Susmita Sen Gupta
Department of Political Science, North- Eastern Hill University, Shillong, India
Civil society in northeast India has emerged gradually over the last few decades. It is observed that civil society organizations especially student and youth groups have thrived on the margins of the Indian political system, in the buffer space between political parties and insurgent groups. It is significant to note that most of these organizations in the northeast are based on ethnic affiliations, and hence ethnicity creeps into all civic spheres into which these organizations intervene, prompting some scholars to describe these organizations as “civic representatives” of ethnic groups and communities. In the context of the above, the proposed research paper seeks to examine the role of some major student and youth organizations of Meghalaya, a state of northeast India, as champions of the interests of the respective ethnic communities they claim to represent. The paper also proposes to focus on the developmental agenda of the Indian State and to enquire into the contradictions and dilemmas that have arisen as a result of the vigorous pursuit of ethnic agenda by these civil society organizations. The paper is structured into the following sections. The first section conceptualizes student and youth organizations as important components of the civil society in northeast India. In the second section, development constraints in northeast India have been discussed. The next section highlights the role of some of the student and youth organizations of Meghalaya as champions of ethnic interests. The fourth section identifies a few contemporary issues are dominating the developmental agenda in Meghalaya and focuses on the views of these organizations on the same. The final section examines the contradictions between ethnic sensitivities and the developmental agenda in Meghalaya and summarizes the main observations of the paper.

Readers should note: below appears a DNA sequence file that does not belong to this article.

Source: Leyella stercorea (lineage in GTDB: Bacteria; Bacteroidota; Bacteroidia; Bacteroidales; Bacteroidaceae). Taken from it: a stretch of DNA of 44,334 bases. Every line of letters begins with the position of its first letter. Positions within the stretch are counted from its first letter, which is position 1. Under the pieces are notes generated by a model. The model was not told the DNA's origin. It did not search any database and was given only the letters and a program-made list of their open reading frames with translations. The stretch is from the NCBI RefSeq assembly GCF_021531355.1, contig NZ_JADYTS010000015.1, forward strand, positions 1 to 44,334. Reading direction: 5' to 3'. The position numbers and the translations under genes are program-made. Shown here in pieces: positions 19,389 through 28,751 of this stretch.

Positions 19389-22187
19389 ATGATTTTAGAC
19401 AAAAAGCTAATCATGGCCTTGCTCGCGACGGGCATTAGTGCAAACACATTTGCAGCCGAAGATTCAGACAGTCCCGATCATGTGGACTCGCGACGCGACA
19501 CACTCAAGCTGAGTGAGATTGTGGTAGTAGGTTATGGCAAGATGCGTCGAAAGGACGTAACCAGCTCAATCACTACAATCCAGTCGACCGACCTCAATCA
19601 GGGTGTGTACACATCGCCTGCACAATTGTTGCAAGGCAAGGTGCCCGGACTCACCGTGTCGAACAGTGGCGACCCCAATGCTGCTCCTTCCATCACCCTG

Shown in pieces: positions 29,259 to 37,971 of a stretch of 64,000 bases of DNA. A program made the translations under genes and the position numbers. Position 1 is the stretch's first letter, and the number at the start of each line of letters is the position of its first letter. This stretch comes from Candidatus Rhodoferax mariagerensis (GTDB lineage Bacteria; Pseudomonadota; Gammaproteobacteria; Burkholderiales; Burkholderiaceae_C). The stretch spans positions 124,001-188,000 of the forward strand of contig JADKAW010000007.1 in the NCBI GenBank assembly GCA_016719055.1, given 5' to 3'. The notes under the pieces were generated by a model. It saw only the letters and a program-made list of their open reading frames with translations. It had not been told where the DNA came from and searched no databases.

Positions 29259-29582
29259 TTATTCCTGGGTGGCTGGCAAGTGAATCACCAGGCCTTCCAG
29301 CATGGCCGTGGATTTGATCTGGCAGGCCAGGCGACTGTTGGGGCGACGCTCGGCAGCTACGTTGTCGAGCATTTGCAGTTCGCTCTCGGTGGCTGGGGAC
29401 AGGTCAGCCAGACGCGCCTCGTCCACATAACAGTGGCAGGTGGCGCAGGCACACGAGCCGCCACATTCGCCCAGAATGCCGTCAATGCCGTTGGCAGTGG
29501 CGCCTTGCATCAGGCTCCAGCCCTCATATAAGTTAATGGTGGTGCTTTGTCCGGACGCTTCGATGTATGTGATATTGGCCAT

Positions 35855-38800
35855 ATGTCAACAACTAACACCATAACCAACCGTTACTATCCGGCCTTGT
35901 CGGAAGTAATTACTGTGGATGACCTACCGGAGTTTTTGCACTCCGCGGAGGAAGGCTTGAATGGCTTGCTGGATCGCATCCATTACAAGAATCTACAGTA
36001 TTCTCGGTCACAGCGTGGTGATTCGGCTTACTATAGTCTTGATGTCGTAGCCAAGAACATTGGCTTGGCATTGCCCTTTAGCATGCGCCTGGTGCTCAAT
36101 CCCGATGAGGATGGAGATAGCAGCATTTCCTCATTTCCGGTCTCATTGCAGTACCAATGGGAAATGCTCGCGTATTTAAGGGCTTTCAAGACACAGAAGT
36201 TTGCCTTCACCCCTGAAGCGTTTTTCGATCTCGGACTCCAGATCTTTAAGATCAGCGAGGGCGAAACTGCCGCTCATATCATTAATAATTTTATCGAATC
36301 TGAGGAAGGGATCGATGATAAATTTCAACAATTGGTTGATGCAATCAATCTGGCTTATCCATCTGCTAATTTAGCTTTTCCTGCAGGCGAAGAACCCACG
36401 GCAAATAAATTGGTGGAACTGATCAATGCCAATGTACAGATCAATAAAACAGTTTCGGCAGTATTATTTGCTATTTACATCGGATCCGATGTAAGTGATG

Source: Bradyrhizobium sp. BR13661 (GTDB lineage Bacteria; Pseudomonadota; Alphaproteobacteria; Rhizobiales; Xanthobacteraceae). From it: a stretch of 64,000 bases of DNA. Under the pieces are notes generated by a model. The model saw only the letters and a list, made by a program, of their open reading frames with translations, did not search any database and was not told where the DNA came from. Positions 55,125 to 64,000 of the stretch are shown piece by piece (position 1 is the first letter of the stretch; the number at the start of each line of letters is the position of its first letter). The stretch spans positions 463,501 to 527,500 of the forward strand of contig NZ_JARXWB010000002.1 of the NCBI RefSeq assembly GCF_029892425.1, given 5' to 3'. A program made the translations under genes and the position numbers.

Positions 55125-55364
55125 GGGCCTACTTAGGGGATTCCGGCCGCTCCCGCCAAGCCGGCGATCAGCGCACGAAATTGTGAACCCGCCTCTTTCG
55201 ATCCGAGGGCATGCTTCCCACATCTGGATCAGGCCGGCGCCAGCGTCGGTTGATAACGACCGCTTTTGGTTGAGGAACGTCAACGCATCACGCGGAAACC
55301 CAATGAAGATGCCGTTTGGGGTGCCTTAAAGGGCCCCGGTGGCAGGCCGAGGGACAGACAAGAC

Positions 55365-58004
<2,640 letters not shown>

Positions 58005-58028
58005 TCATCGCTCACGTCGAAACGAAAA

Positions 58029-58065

The existing literature on ethnicity and nationalism shows that while some scholars have looked upon these phenomena as primordial identities and have even sought to discover historical evidence of their existence in the past centuries, other scholars like Paul Brass consider ethnicity in terms of manipulation of culture by an elite and regard it as a contemporary phenomenon. According to the latter viewpoint, ethnicity becomes manifest when a cultural group led by its dominant sections uses various aspects of culture like language, traditions, and cultural practices to distinguish itself from other groups (Brass, 1991).
In the Indian context, the presence of multiple linguistic and cultural groups has led to ethnic pluralism, and each ethnic group has been articulating its interests in terms of the protection of its distinct identity. This phenomenon has assumed a lot of significance in the context of northeast India which is a homeland of diverse ethnic communities.
The capitalist path of development undertaken by India since independence has further intensified in the post-liberalization and post-globalization era. This process has its own dynamics and compulsions with far-reaching implications for India's multi-ethnic society in general and for the multiple ethnicities of northeast India in particular. The interface between the multi-ethnic setting and the developmental agenda of the Indian State brings into sharp focus the role of the civil society as the champion of distinct ethnic interests.
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